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The 13th World Conference on Tobacco OR Health
Building capacity for a tobacco-free world
July 12-15, 2006, Washington, DC, USA
Objective: Given the disproportionate influence physicians exercise over public policy, cigarette companies have sought to neutralise the medical profession. Most well publicized is the tobacco industry's “Operation Whitecoat,” a public relations effort to undermine the scientific impact of the medical community. Far less is known, however, about the tobacco industry's effort to infiltrate the medical establishment to influence their political impact.
Methods: We have conducted several years of document research, using virtually all of the available online and hard-copy document collections, to compile instances where the cigarette manufacturers sought to infiltrate and/or influence the political positions taken by medical associations and health organisations.
Results: The tobacco industry demonstrably sought to co-opt the medical establishment. While “Operation Whitecoat” recruited individual doctors to cloud the scientific debate on primary and secondhand smoke, these industry recruits would inevitably lose public credibility. Therefore, the industry sought inroads to the larger medical establishment.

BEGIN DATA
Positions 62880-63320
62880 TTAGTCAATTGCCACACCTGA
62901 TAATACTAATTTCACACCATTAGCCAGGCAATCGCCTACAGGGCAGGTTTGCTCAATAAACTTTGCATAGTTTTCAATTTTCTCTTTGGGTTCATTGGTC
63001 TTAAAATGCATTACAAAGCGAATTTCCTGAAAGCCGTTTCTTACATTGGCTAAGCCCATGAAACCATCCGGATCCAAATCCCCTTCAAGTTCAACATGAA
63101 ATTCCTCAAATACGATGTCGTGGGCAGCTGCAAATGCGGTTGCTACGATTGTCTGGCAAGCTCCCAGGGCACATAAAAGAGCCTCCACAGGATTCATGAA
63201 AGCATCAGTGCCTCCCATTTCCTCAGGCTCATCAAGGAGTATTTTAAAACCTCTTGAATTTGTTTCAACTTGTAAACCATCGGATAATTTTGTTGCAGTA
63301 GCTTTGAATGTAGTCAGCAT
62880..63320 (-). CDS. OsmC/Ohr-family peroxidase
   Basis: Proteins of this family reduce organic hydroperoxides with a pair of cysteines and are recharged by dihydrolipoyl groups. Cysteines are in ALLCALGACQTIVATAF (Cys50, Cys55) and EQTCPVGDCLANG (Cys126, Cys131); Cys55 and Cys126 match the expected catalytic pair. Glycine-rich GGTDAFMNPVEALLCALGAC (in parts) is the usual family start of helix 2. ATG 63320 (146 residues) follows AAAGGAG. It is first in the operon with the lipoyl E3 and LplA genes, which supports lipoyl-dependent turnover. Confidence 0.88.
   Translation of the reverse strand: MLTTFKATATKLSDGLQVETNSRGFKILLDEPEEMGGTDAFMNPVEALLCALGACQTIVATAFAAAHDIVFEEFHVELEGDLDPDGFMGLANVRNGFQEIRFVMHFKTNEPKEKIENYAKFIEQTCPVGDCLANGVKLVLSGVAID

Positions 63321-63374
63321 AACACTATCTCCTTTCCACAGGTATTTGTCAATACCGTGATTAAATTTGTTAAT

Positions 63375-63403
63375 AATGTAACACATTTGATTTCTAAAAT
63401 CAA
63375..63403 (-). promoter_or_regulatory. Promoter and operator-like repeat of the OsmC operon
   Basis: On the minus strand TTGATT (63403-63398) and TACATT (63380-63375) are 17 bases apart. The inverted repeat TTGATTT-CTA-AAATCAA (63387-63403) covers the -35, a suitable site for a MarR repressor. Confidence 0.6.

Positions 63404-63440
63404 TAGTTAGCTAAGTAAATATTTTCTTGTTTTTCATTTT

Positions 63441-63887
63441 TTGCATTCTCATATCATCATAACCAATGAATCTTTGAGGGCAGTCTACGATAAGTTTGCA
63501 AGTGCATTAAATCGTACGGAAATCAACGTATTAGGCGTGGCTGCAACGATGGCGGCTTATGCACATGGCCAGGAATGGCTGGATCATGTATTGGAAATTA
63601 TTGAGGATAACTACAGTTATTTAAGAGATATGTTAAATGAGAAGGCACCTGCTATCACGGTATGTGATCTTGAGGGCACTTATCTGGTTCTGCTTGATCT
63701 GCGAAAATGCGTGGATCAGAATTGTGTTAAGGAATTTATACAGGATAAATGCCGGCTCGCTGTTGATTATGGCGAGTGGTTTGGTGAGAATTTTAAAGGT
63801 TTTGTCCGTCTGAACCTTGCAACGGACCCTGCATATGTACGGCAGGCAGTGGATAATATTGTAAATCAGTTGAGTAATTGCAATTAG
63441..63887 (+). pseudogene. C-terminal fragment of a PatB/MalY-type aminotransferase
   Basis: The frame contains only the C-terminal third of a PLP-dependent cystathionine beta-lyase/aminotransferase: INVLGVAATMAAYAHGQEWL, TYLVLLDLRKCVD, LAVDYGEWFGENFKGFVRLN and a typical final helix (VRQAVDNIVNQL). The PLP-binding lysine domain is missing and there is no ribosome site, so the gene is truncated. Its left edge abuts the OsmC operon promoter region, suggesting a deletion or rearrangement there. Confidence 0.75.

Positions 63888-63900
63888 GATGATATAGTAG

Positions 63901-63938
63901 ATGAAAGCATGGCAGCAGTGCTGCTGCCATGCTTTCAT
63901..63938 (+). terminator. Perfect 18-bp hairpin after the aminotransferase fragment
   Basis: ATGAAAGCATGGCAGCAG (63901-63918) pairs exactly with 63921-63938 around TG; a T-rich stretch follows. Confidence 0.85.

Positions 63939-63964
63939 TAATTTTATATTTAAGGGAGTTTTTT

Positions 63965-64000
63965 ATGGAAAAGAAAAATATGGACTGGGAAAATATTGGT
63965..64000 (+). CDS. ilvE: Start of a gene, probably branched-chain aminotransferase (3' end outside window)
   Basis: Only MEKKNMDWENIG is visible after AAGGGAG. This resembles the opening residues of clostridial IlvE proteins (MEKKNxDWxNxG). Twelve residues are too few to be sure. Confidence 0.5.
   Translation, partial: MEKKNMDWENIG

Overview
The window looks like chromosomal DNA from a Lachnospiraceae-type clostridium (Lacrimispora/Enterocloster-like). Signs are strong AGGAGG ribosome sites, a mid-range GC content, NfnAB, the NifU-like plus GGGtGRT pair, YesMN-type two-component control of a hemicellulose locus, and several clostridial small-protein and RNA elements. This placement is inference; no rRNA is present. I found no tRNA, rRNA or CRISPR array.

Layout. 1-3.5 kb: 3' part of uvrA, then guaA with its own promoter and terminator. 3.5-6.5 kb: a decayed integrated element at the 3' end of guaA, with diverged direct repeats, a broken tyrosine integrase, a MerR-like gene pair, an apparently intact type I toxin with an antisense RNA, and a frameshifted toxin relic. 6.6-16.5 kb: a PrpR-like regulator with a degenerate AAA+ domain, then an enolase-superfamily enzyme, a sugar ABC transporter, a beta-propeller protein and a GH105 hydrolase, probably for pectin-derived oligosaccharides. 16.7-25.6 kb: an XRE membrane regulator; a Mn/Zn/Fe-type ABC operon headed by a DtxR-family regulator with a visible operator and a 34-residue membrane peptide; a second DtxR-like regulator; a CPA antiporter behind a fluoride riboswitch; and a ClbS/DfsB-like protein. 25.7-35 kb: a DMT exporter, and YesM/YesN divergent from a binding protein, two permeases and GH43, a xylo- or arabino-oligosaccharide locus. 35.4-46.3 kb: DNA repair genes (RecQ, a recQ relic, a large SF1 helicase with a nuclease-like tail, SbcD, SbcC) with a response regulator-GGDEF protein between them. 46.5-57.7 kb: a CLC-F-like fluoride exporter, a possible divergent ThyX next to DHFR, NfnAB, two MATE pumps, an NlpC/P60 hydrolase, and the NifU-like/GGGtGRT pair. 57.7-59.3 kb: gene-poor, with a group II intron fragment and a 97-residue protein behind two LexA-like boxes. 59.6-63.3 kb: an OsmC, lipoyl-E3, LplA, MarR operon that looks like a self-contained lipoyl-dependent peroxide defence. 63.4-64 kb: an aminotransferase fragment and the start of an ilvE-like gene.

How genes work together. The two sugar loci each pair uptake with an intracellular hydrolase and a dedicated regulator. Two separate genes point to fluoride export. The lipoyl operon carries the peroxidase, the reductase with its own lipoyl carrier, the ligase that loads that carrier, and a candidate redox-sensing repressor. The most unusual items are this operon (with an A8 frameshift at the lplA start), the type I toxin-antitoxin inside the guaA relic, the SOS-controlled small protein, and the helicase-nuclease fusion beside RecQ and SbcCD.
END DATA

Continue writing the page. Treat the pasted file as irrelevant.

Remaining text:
Often the tobacco companies first engaged in open dialogue, thereby assessing whether key individuals shared or might be diverted to an industry-useful standpoint. The industry's successes in this effort included obtaining the compliance of a president of a college of physicians and surgeons, the head of a medical association, a deputy minister of health, a former minister of health, and a senior WHO official.
Nevertheless, the documentary record obtained from the tobacco companies is incomplete. The operations seem covert, the cigarette companies were cautious about keeping records, and the recruited doctors risked being ostracised if their association with the tobacco industry was found out.